Between social reforms and revolution there exists for the social democracy an indissoluble tie. The struggle for reforms is its means; the social revolution, its aim.

The more that social democracy develops, grows, and becomes stronger, the more the enlightened masses of workers will take their own destinies, the leadership of their movement, and the determination of its direction into their own hands.

Only through the conscious action of the working masses in city and country can it be brought to life, only through the people's highest intellectual maturity and inexhaustible idealism can it be brought safely through all storms and find its way to port.

One day, when the world market is more or less fully developed and can no longer be suddenly enlarged, and if labour productivity continues to advance, then sooner or later the periodic clashes between productive forces and market barriers will begin, and because of their recurrence, these will naturally become increasingly rough and stormy.

People finally understood that the role of the social-democratic party rests on its conscious leadership of the mass struggle against the existing society, a struggle that must reckon with the vital, necessary conditions of capitalist society.

Under the leaden sway of Alexander III's government, the silence of the graveyard prevailed. Russian society, equally discouraged by the collapse of all hopes for peaceful reforms and by the apparent ineffectiveness of the revolutionary movement, was in the grip of a mood of depression and resignation.

Freedom only for the members of the government, only for the members of the Party - though they are quite numerous - is no freedom at all.

Credit reproduces all the fundamental antagonisms of the capitalist world. It accentuates them. It precipitates their development and thus pushes the capitalist world forward to its own destruction.

Bourgeois class domination is undoubtedly an historical necessity, but, so too, the rising of the working class against it. Capital is an historical necessity, but, so too, its grave digger, the socialist proletariat.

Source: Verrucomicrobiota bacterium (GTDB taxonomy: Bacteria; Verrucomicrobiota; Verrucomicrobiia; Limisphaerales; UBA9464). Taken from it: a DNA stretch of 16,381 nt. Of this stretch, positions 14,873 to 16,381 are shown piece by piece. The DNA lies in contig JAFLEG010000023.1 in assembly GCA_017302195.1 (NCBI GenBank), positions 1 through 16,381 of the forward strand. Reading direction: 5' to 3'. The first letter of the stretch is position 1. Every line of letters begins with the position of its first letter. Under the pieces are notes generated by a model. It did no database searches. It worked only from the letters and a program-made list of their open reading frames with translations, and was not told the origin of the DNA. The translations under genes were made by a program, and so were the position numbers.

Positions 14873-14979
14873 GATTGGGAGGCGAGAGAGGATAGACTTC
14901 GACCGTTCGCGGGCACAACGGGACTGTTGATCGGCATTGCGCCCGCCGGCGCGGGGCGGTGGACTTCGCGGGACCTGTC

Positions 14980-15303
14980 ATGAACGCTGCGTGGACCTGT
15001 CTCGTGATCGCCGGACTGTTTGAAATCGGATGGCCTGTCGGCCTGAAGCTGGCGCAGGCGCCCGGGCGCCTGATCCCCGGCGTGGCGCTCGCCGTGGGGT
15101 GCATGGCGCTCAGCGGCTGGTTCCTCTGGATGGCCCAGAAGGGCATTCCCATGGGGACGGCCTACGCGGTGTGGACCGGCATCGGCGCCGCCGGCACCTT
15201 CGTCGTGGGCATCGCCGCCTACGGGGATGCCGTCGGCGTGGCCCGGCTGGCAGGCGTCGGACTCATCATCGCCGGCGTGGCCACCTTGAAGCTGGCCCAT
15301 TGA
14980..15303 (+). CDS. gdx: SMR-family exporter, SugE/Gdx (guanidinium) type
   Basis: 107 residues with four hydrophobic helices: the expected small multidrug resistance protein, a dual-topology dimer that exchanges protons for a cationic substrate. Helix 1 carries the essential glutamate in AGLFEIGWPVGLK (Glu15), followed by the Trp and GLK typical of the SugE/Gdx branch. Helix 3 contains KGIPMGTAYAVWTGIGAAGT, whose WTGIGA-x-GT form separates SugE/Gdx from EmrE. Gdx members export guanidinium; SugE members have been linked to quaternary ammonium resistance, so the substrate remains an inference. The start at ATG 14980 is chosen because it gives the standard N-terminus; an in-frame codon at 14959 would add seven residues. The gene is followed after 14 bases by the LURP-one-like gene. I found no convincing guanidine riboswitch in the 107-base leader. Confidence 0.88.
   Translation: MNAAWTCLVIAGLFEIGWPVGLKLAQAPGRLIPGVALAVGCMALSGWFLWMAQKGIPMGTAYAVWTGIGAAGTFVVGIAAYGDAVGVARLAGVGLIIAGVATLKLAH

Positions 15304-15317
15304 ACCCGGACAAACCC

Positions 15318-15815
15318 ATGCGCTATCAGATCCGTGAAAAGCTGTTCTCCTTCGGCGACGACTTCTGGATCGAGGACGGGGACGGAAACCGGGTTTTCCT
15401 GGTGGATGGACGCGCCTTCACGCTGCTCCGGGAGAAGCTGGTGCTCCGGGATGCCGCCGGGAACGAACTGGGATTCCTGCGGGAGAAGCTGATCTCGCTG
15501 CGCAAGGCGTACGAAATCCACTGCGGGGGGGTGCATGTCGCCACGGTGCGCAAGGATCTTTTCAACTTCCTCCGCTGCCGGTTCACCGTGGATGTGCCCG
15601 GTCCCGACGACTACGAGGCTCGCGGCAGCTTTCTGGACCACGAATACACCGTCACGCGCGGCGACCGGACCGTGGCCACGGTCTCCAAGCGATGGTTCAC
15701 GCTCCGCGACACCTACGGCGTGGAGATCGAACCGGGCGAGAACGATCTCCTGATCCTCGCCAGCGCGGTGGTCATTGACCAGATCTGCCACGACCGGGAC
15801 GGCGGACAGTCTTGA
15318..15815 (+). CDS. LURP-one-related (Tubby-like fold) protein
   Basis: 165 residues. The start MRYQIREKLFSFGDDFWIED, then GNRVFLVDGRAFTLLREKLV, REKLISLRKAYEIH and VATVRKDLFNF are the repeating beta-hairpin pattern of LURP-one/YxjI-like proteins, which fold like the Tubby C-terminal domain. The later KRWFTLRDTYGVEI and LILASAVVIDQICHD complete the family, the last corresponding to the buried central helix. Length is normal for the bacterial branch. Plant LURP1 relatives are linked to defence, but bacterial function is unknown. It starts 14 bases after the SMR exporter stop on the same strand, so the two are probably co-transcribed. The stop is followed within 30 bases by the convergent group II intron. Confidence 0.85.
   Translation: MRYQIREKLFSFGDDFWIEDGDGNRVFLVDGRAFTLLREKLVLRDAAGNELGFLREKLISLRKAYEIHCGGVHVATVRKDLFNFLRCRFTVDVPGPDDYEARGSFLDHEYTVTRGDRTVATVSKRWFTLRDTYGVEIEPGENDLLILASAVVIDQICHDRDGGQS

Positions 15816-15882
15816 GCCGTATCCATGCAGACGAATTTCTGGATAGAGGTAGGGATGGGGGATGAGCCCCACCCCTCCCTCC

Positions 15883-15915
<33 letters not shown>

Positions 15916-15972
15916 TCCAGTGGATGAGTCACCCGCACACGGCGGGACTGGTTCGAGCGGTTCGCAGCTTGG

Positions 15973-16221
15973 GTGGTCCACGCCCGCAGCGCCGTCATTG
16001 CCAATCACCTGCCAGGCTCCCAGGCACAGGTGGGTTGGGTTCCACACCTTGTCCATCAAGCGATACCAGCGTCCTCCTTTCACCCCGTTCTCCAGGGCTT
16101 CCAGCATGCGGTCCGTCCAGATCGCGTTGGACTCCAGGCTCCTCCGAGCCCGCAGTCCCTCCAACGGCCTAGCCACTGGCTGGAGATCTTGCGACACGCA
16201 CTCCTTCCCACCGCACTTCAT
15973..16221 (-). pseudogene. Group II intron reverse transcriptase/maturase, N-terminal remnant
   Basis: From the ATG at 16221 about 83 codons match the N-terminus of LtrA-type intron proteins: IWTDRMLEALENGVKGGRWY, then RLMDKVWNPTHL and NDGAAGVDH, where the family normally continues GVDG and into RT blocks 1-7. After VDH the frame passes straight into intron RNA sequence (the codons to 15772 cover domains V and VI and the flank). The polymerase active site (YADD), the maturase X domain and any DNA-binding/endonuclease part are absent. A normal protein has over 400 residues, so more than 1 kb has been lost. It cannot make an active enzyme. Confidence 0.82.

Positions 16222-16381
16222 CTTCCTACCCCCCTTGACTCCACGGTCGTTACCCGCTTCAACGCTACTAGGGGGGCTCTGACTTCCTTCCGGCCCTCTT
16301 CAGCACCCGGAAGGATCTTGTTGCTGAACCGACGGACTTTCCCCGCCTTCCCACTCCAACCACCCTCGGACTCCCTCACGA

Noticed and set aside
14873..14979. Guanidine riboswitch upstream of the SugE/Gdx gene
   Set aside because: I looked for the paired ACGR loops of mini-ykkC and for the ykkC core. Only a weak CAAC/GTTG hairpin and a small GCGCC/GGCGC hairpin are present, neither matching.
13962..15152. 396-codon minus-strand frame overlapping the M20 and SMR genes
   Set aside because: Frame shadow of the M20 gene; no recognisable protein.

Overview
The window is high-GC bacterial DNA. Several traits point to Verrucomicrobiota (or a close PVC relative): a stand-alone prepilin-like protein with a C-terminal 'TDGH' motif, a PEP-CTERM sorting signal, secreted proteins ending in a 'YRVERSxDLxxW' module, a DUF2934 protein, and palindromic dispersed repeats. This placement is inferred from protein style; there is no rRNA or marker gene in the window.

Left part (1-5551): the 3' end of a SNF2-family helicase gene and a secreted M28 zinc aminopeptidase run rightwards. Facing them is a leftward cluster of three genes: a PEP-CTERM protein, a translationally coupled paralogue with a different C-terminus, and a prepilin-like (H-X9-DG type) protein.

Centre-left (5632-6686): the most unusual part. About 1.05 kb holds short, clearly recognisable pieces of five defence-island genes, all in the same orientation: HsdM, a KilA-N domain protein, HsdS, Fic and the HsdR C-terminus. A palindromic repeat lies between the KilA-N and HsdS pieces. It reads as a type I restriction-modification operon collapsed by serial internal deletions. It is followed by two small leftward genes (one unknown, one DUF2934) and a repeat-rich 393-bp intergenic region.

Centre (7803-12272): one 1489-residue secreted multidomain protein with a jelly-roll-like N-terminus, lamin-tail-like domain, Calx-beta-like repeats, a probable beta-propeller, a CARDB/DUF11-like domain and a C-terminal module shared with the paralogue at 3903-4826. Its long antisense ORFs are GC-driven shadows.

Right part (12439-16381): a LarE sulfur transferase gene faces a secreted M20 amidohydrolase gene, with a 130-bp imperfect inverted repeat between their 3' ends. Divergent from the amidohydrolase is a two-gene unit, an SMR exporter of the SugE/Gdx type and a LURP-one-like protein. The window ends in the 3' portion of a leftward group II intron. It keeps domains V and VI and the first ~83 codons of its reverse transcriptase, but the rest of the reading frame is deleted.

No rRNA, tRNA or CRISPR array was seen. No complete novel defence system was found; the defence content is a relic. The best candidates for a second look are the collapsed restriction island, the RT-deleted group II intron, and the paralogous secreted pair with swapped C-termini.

Marxism is a revolutionary worldview that must always struggle for new revelations.

The working classes in every country only learn to fight in the course of their struggles.

Those who do not move, do not notice their chains.

History is the only true teacher, the revolution the best school for the proletariat.

The masses are in reality their own leaders, dialectically creating their own development process.

The masses are the decisive element, they are the rock on which the final victory of the revolution will be built.

Democracy is indispensable, not because it renders superfluous the conquest of political power by the proletariat, but, on the contrary, because it makes this seizure of power both necessary and possible.

Social democracy... is only the advance guard of the proletariat, a small piece of the total working masses; blood from their blood, and flesh from their flesh.

Our scribblings are usually not lyrics but whirrings, without colour or resonance, like the tone of an engine-wheel. I believe that the cause lies in the fact that when people write, they forget for the most part to dig deeply into themselves and to feel the whole import and truth of what they are writing.

In the Imperialist Era, the foreign loan played an outstanding part as a means for young capitalist countries to acquire independence.

Freedom is always the freedom of dissenters.

The existing legal constitution is nothing but the product of a revolution. Revolution is the act of political creation in the history of classes, while constitutional legislation is the expression of the continual political vegetation of a society.

The very action of the proletariat is a determining factor in history. And although we can no more jump over the stages of historical development than a man can jump over his shadow, nevertheless, we can accelerate or retard that development.

Work for legal reform takes place only within the framework of the social form created by the last revolution.

Though foreign loans are indispensable for the emancipation of the rising capitalist states, they are yet the surest ties by which the old capitalist states maintain their influence, exercise financial control, and exert pressure on the customs, foreign and commercial policy of the young capitalist states.

Social democracy seeks and finds the ways, and particular slogans, of the workers' struggle only in the course of the development of this struggle, and gains directions for the way forward through this struggle alone.

Freedom is always and exclusively freedom for the one who thinks differently.